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Last Updated: Tuesday, 8 August 2006, 23:36 GMT 00:36 UK
Obesity link to cancer 'unknown'
Man's stomach
Obesity is linked to several cancers
Too many people are unaware obesity is linked to cancer, and believe the main reason to lose weight is to look good, a survey suggests.

Cancer Research UK says its findings show a worrying lack of knowledge.

The poll of over 4,000 adults found 40% thought looking good was a reason to maintain a healthy weight, while 32% knew it lowered cancer risk.

Obesity increases the risk of cancers including bowel, stomach, oesophageal and kidney, womb and breast cancers.

Cancer experts warn that being obese or overweight is one of the most significant preventable causes of cancer in non-smokers.

Rates of obesity are increasing throughout the UK.

'Insight'

In the poll, people were asked to choose why it was good to lose weight.

For those who don't smoke, maintaining a healthy body weight is one of the most important things we can do to reduce our risk of cancer
Dr Lesley Walker, Cancer Research UK

Younger people were the most image-conscious.

Almost half - 48% - said looking good was a reason for being a healthy weight, with only 34% identifying cancer risk as a motivating factor.

But in the over-65 age group, looking good and cancer risk were equal reasons for those over 65 with 25% listing both.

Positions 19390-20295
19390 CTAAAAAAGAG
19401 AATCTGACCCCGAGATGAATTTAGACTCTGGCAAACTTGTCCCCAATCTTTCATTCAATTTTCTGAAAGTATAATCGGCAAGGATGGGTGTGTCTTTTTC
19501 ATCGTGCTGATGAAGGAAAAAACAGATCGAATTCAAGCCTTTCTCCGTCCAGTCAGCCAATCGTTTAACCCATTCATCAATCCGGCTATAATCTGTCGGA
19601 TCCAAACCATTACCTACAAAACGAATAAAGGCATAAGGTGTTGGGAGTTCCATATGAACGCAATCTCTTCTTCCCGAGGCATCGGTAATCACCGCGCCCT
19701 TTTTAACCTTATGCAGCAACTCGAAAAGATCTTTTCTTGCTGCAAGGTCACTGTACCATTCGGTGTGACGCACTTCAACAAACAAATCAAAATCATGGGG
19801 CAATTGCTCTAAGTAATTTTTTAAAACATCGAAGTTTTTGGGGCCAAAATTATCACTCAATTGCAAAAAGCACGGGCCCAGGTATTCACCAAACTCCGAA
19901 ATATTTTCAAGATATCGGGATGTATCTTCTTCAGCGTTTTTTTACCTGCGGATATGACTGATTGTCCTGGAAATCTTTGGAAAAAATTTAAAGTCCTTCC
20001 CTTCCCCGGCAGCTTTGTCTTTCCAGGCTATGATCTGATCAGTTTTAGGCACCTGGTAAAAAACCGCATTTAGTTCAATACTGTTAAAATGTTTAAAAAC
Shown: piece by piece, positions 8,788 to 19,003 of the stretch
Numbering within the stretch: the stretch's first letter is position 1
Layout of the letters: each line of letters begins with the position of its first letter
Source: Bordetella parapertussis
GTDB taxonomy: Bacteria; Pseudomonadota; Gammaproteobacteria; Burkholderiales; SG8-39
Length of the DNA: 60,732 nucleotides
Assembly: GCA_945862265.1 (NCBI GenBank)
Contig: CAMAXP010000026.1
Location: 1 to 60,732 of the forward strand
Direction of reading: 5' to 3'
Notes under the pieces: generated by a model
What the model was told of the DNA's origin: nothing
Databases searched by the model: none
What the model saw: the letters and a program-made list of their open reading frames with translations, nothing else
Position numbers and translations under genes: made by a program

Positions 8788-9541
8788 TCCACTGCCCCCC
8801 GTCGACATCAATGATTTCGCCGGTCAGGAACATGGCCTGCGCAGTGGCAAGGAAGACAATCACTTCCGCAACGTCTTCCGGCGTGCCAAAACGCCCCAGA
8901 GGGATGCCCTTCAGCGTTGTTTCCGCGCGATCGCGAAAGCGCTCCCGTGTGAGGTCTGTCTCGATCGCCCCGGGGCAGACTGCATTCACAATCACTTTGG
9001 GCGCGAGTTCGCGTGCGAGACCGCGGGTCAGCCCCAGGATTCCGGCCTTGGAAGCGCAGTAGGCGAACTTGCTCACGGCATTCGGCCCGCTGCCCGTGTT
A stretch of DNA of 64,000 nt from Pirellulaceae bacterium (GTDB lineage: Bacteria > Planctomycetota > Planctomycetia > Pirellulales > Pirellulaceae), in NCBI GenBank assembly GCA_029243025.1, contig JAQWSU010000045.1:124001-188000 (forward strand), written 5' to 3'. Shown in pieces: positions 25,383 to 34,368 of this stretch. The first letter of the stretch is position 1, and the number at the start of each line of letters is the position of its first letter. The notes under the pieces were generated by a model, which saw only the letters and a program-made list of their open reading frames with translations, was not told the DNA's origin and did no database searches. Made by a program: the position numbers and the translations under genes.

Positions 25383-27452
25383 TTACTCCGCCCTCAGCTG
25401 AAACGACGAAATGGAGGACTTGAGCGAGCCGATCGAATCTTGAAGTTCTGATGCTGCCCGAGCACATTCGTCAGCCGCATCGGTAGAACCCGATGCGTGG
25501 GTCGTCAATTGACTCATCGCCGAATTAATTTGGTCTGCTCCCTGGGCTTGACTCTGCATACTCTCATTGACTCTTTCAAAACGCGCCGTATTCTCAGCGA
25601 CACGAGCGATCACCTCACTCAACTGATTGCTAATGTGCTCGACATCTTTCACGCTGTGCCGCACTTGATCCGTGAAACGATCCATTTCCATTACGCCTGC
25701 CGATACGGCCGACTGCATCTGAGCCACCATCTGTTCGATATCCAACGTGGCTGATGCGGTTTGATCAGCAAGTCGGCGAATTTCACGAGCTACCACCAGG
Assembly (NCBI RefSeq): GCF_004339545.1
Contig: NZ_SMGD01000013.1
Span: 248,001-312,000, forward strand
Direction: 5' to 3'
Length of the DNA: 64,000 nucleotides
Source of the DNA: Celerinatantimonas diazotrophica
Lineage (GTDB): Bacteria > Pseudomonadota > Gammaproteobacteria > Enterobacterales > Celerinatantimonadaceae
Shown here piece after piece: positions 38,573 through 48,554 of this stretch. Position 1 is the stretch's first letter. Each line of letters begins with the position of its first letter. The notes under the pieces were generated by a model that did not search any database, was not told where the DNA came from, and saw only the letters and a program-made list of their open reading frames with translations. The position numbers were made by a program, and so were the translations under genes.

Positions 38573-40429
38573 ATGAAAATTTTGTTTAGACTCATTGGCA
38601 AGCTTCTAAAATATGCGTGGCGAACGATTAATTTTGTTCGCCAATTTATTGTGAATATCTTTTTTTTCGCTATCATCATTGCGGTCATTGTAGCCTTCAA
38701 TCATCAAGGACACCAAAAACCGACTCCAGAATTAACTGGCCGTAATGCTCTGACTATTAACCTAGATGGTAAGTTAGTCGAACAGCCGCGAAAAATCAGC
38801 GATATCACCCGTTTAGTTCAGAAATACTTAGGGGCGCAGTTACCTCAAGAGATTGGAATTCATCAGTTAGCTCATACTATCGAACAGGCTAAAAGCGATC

Overall, it was found 67% - twice as many as knew about cancer risks - realised losing weight reduced the risk of heart disease.

Cancer Research UK has now linked up with the charity Weight Concern to offer a simple weight management programme, which has advice about eating a healthy and balanced diet and building regular exercise into daily life.

People are also urged to stop smoking and to protect themselves in the sun.

Dr Lesley Walker, director of cancer information at Cancer Research UK, said: "This research provides a real insight into the priorities many of us have when it comes to looking after our bodies and the low awareness of the link between obesity and cancer.

"We know for those who don't smoke, maintaining a healthy body weight is one of the most important things we can do to reduce our risk of cancer."

Professor Jane Wardle, director of Cancer Research UK's health behaviour unit, said: "It is alarming is that so many people are unaware that reducing cancer risk is a benefit of maintaining a healthy body weight.

"We need to continue raising awareness of the dangers of obesity, and offer information to help people lose those extra pounds."




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